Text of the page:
Welcome to Tech Support, a segment in which I, Dan Howley, serve as your intrepid guide through the sometimes confusing, often frustrating, world of personal technology.
Here, I answer all of your most pressing questions about the various gizmos, gadgets, and services you use in your everyday life.
Have a question of your own? Reach me on Twitter at @danielhowley or email me at firstname.lastname@example.org.
Now, on to your questions.
This week's dilemma:
“How can I avoid coronavirus scams?”
The continued march of the coronavirus across the U.S. has Americans searching for any news related to the pathogen, whether it’s from reputable news sources or not — and that’s leading to a field day for scammers. And as with any major news story, hackers, scammers, and malware creators are taking advantage of the chaos to target individuals seeking everything from updates on the spread of the virus to possible cures.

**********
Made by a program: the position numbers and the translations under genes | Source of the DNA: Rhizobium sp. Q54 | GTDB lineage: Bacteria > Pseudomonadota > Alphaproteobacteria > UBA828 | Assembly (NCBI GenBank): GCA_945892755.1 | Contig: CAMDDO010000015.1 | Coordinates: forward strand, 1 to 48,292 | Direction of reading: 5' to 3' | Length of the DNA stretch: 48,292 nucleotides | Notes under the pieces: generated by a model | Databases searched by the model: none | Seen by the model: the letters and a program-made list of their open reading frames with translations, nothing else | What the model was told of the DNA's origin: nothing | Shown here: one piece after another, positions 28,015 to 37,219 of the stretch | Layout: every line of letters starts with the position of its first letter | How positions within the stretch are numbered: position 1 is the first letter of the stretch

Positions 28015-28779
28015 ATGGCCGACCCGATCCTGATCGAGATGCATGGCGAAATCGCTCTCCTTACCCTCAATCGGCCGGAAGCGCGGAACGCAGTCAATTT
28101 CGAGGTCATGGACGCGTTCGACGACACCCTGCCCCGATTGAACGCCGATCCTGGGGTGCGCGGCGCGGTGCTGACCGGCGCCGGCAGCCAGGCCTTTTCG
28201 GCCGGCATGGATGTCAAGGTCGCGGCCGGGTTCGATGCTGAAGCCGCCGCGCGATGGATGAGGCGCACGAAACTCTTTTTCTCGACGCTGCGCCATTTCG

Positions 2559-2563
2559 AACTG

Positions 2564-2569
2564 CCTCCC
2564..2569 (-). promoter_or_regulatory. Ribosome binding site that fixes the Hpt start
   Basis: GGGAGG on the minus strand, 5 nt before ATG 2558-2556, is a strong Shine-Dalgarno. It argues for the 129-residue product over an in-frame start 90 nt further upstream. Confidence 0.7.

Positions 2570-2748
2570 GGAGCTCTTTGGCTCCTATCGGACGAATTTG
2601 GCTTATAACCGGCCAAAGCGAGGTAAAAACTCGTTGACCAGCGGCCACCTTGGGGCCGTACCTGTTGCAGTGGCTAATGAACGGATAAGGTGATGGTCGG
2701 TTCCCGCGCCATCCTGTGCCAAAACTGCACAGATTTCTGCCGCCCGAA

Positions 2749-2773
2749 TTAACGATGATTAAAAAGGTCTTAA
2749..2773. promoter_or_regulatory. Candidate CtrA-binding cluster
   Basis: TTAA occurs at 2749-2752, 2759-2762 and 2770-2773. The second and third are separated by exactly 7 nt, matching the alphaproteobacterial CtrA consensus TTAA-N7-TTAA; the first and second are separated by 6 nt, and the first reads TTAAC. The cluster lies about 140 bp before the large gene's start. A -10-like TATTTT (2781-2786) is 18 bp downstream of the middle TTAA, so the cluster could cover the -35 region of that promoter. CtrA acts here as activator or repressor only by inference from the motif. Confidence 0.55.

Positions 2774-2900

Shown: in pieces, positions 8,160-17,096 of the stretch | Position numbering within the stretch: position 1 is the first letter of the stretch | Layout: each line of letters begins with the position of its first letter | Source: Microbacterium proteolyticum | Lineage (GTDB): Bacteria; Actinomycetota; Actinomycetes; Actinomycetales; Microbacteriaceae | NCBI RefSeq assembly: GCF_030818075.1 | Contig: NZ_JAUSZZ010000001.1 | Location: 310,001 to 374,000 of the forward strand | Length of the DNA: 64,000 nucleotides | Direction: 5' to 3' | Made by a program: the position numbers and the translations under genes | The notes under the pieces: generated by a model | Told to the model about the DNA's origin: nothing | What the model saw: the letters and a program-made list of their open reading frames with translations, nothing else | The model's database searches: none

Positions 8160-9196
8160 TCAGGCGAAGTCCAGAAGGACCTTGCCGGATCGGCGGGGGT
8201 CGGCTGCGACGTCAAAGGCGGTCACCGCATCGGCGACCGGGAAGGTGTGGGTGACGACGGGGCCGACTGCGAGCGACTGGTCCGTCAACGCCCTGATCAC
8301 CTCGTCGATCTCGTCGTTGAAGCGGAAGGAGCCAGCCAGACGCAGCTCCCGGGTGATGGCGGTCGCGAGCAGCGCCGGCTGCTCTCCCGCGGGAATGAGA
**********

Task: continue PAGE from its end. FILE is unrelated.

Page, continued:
“COVID-19 being a topic that a lot of people care a lot about and are very eager to hear news about, means it’s great for scammers to get you to click on something that you might not otherwise,” explained Justin Cappos, computer science professor at the NYU Tandon School of Engineering.
There are a number of sleazy operations being run online at this very moment, but there are also ways to avoid becoming a victim — and a few methods that can help you fight back.
Stimulus check scams
The coronavirus pandemic has created ample opportunities for cybercriminals to launch a multitude of attacks on unsuspecting individuals.